MIT Reports to the President 1997-98


For the last twenty years the Center for Environmental Health Sciences has tried to discover if the chemicals or radiation in our environment are responsible for causing the genetic changes which cause human diseases. This report formally acknowledges that the preponderance of the available evidence now favors an interpretation that human genetic changes are not caused by reactions with environmental agents but may arise primarily from errors in DNA replication.

It must also be acknowledged that only a small fraction of professional scientists and a minority of toxicology faculty at MIT are of this opinion.

Toxicology at MIT has developed as a distinct faculty using the hypothesis of environmentally induced mutations in humans as a Central Premise. Research and education have used a common paradigm of human exposure, metabolism of environmental compounds to reactive intermediates, reaction with cellular macromolecules especially DNA and, failing repair of this damage, genetic change. CEHS coupled this toxicological paradigm with environmental engineering studies aiming at understanding sources of chemicals and their chemical changes as they are transported through the environment in air, water or food to humans.

The available evidence, which requires us to rethink our scientific positions, has two parts. The first is that the mutations inherited via germ cells in humans are chiefly G->A transitions (>70%) and small deletions at locally repetitive sequences( 20%). A similar pattern is observed in mutations in cells in tissues as human's age or within tumors. These kinds of changes are associated with patterns of mutations caused by DNA polymerases and not with induction by any known exogenous chemical in bacteria, yeast, rodent or human cells. A single exception to this finding is that the mutations reported in human skin are consistent with mutations induced in human cells by ultraviolet light. The second is that the rate of mutation as observed by determining mutant fractions in white blood cells in humans from youth to old age indicate a constant rate of mutation at a rate per stem cell division equal to or somewhat less than observed for mutations in human cells grown in the absence of added chemicals in the laboratory.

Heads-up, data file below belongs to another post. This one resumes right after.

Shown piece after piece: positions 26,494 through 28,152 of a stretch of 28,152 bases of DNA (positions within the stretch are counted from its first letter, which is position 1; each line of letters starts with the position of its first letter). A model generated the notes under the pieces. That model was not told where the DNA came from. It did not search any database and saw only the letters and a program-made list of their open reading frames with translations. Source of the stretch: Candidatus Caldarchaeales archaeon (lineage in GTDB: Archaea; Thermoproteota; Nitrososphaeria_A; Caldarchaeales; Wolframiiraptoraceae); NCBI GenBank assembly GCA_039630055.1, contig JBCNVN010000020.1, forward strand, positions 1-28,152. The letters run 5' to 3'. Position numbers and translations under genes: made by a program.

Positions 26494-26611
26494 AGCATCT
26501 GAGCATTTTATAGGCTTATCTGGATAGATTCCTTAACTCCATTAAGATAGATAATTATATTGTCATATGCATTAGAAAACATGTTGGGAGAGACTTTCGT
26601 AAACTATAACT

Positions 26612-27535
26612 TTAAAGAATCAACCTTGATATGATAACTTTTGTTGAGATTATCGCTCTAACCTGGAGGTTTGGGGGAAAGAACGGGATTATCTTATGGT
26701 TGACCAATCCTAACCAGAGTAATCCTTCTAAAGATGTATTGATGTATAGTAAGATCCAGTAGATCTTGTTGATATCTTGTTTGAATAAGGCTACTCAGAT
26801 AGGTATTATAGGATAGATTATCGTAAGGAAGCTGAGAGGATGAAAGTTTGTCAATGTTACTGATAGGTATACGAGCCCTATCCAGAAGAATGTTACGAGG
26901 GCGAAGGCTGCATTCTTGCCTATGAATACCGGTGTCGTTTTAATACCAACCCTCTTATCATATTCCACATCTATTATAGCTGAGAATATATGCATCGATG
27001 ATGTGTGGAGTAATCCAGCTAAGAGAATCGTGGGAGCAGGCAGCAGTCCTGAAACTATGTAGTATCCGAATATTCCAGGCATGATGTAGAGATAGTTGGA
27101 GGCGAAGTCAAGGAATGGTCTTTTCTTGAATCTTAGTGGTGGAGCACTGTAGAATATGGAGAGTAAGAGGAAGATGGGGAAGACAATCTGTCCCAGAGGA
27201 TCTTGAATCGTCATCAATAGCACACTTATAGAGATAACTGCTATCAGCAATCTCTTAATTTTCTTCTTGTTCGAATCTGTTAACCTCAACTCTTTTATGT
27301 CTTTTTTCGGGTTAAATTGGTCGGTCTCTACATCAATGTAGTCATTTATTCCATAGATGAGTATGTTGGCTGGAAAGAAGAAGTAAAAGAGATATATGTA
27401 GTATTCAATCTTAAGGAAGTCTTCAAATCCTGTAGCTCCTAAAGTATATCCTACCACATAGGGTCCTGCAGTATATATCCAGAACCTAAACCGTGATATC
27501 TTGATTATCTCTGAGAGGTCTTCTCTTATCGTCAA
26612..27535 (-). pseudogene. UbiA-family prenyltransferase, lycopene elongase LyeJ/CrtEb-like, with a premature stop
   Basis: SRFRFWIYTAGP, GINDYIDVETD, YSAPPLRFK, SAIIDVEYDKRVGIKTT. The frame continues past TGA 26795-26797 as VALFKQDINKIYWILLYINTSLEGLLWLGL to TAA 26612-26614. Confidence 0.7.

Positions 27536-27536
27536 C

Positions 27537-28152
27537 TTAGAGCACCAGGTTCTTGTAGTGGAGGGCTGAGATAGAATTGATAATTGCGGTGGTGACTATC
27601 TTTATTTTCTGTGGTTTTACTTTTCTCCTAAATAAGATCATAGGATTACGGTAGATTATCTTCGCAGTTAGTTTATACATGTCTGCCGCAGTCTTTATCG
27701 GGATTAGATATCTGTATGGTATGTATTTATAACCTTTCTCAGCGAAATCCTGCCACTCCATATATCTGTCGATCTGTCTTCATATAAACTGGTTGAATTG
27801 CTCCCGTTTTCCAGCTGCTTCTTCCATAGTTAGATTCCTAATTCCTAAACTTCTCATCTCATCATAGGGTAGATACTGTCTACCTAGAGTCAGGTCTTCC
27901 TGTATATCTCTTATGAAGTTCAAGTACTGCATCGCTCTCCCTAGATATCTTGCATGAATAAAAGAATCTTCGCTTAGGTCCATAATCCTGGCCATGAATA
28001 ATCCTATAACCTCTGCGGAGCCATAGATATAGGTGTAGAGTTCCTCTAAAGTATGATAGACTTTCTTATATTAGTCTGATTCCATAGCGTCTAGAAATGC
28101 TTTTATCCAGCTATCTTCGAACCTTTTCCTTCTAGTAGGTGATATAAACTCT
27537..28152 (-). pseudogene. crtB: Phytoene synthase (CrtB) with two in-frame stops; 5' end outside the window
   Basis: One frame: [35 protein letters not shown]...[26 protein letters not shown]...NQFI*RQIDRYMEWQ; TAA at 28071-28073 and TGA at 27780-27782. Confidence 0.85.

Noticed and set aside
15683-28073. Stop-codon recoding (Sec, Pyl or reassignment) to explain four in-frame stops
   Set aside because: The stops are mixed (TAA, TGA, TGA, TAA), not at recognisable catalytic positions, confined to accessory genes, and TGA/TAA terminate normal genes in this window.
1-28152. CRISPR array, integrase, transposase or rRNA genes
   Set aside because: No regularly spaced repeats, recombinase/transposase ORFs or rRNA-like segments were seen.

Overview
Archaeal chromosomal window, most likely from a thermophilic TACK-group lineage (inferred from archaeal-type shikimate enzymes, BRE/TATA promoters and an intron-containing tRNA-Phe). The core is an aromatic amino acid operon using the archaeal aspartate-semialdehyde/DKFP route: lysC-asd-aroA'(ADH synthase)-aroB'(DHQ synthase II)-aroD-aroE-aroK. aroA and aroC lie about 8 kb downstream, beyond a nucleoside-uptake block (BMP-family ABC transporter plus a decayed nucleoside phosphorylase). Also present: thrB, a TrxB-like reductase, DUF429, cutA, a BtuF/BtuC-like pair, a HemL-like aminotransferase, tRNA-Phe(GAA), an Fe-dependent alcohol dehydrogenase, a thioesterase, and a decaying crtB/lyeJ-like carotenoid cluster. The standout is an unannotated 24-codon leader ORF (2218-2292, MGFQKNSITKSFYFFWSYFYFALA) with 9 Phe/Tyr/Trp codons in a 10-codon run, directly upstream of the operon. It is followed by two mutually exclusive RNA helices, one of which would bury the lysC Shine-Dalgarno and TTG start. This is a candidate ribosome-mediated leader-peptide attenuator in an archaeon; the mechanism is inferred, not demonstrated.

There is, however, only one published direct test of the Central Premise in humans and that is in the mitochondrial DNA, not the nuclear DNA which carries tumor suppressor genes in which mutations required for human cancer occur. In this case, careful examination of a 100 base pair sequence revealed that the mutations were >90% G->A or A->G transitions distributed over some 17 base pairs as hotspots. It is now known that this distribution of transition mutations is found among humans in the mitochondrial DNA inherited in maternal lineage indicating that our studies have revealed a pattern of mutation common to the entire mitochondrial genome. In direct studies of the lung epithelium of twins discordant for cigarette smoking it was found that cigarette smoking had no effect on the number or kind of mitochondrial mutations. A study in progress with human mitochondrial DNA polymerase has shown that the same quantitative pattern of G->A transitions observed in the organs of humans are produced when the mitochondrial sequence is copied by the polymerase in the laboratory.

However, after dissection of lungs from smokers and nonsmokers and assay of two different point mutations in the K-ras and P53 nuclear genes, we find that the number of mutant colonies in smokers and nonsmokers are identical. While more lungs and assays are required prior to offering for publication it seems that cigarette smoking probably does not induce point mutations in human lung cells.